Vietnam is undergoing clean energy transition at an accelerating rate and is considered the leader of clean energy transition in Southeast Asia, Shubham Rai, a research intern in the Southeast Asia and Oceania Centre at Manohar Parrikar Institute for Defence Studies and Analyses (MP-IDSA), India, wrote in an article.
|A wind power mill in Bac Lieu. Photo: VNA|
The article, entitled “Clean energy transitions in Vietnam: Opportunities and Challenges” recently published on the IDSA website, said Vietnam has Southeast Asia's largest installed solar and wind power capacity, having surpassed Thailand in 2019. Vietnam has increased its solar and wind capacities in the last four years, with the share of solar power in electricity generation rising from practically nothing four years ago to 11% in 2021. The nation's overall solar power capacity reached 16,500MW by 2020, much higher than its official target of 850MW. It has become the tenth biggest solar power generator in the world. While solar power has experienced the most significant growth, installed wind power capacity has also increased rapidly, reaching 600MW by the end of 2020, placing it second to Thailand among Southeast Asian nations. The country has huge potential for hydropower, which currently makes up 33% of the total energy generation.
According to the author, the Vietnamese Government implemented various plans and policies to exacerbate the process of clean energy transitions. Among the most notable policy incentives include the National Development Strategy, Feed-in Tariff (FiT) scheme and the National Development Power Plans.
The National Development Power Plan, the country’s primary energy outlook published once a decade, outlines how the country will generate energy. The recent plan, which came in 2021 and applicable till 2030, has prioritised the growth of renewables, particularly offshore wind energy. The plan provides a list of incentives to enhance clean energy transitions, like tax exemptions on raw materials imports, equipment, and finished clean energy products. Furthermore, it also lowered the interest rate for lending and investments in the renewable energy sector.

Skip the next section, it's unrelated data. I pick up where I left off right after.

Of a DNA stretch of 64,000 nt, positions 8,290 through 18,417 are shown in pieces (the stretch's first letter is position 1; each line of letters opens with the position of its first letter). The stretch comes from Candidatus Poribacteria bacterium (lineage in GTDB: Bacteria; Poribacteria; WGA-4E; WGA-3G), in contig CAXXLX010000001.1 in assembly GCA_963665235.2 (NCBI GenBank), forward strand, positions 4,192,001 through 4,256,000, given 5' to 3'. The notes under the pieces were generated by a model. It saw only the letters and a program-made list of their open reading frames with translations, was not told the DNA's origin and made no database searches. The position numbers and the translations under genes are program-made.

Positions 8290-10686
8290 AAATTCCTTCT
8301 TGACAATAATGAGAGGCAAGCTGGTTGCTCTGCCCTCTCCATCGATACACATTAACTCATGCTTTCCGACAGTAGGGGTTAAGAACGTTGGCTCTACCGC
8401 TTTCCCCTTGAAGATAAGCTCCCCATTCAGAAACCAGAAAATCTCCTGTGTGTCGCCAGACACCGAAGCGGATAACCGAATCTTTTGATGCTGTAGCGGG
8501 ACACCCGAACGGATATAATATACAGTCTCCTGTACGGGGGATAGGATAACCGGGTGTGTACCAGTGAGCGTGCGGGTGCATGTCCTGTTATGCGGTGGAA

Other major policy incentives include the waiving or lowering of tax on leasing and land usage for solar and wind projects. Tariffs on imported goods required as inputs for installing solar power plants were also exempted. In last December, Vietnam established a 15.5 billion USD Just Energy Transition Partnership with foreign partners, including the UK, the US, the EU and Japan. The partnership aims to hasten the reduction of carbon emissions and boost the use of renewable energy. According to the Just Energy Transition Partnership Plan, Vietnam is expected to achieve peak emissions in 2030 and net zero emissions by 2050, with the aim to generate 60GW of renewable energy in 2030.
However, Vietnam’s energy systems are also frequently challenged by climatic hazards like typhoons and floods. In the past decade, Vietnam transitioned from an energy exporter to an energy importer, creating concerns for its energy security. For Vietnam to continue to lead Southeast Asia in sustainable energy, it must tackle these challenges effectively, it said.